OCEAN CITY – The city calls it routine maintenance that was too long delayed. Some neighbors called it a scalping.
Just before Christmas, a crew cut back the considerable growth behind a split-rail fence along 52nd Street in a neighborhood known as Ocean City Homes.
That included cutting the tall phragmites that had grown there down to nubs, as well as cutting out cedars and other trees that had grown between the fence and a drainage ditch that runs to the Intracoastal Waterway.
Some neighbors were shocked and angry immediately following the cutting, fearing it could mean more flooding and finding the new, shorn look ugly compared to the thicket of plants.
Some took those concerns to City Council Jan. 11.
“All of our vital phragmites, naturally-occurring bayberry bushes beautiful cedar and pear trees and other native species of plants have been removed from this area,” neighbor Carolyn Logan told council.
She said many neighbors were also concerned. “It had been a beautiful, undisturbed area, which hosted terrapins, migrating birds, and was a source of serenity for our neighborhood.”
On Dec. 19, a contractor removed the brush from Haven Avenue to Dory Drive, the last block of the neighborhood, where houses overlook an expanse of marsh.
“The project caught our neighborhood’s attention, because the cutting was very severe, and removed all brush in the seven-block vicinity,” she said.
Logan said the foreman on the crew showed her the work order for the project: remove all vegetation, including shrubs and trees.
She described it as a "scalping" of the environment.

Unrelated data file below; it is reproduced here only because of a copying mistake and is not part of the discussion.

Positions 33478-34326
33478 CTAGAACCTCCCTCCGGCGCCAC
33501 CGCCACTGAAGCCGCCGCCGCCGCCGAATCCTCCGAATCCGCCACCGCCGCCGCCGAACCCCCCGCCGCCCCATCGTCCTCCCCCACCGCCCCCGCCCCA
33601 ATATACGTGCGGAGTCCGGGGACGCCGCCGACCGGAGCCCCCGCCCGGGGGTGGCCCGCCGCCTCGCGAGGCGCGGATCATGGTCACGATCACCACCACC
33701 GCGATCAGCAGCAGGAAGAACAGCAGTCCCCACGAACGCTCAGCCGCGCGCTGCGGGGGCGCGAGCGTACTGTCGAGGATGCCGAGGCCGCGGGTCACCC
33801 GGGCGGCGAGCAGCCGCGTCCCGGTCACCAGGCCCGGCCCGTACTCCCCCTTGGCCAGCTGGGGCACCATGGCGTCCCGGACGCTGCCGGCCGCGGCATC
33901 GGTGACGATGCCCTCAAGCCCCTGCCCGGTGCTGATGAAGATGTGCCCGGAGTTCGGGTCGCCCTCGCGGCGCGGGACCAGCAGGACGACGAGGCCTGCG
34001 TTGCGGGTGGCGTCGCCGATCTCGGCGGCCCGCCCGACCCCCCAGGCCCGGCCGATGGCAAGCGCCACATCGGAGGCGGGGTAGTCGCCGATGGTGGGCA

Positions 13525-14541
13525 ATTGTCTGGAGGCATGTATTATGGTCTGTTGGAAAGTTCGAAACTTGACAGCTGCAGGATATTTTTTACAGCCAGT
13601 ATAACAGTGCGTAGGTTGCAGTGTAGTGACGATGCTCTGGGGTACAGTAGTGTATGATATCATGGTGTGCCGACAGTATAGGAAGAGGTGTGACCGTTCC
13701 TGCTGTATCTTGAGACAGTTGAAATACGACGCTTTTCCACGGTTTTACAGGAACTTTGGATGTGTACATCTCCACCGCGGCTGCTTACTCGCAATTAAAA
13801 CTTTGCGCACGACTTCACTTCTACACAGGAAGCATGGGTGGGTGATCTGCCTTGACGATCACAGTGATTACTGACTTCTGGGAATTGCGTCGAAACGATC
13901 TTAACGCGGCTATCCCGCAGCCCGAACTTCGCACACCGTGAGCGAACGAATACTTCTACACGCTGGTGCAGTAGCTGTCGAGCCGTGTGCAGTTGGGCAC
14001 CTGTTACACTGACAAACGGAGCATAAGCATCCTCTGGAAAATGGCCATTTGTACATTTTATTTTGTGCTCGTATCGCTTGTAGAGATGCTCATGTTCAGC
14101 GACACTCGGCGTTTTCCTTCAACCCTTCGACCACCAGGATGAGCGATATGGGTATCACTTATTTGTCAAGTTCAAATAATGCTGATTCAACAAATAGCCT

Other speakers joined her. Jack McGonnegall of Anchorage Drive said it removed a natural flood barrier, and resident Donna Moore brought pieces of paper to illustrate how many trees were removed.
City Administrator James Mallon described the work as routine, and said it only seemed so severe because the work had been delayed too long.
He told council that the growth offered no flood protection. The grassy area near the split-rail fence is often used by neighborhood pet owners, he said.
The phragmites was encroaching beyond the fence, he said, and there were unwelcome plants as well, including poison ivy.
“Nearby homeowners appreciate the city keeping the area maintained,” he said. “It was not in the wetlands, and no permit was required.”
But he said he had instructed workers to be more selective when removing plants. The project did leave one tree standing toward the far end of the block.
“It is truly a balancing act for our team to meet the requests of some of our neighbors while preserving the natural growth appreciated by other neighbors,” Mallon said.
Councilman Bobby Barr, in whose ward the project took place, suggested the city consult its Shade Tree Commission and Environmental Commission, and consider planting some native species along the strip.
The neighborhood runs west of West Avenue from 52nd to 55th streets and was built in the 1960s, on what had been marshland. From Haven Avenue to Dory, a drainage ditch runs along 52nd Street, separated by a low berm where plants grew wild.
Beyond that is a now-closed gravel access road running along the abandoned railroad tracks that once carried the Seashore Line from Ocean City into Upper Township.
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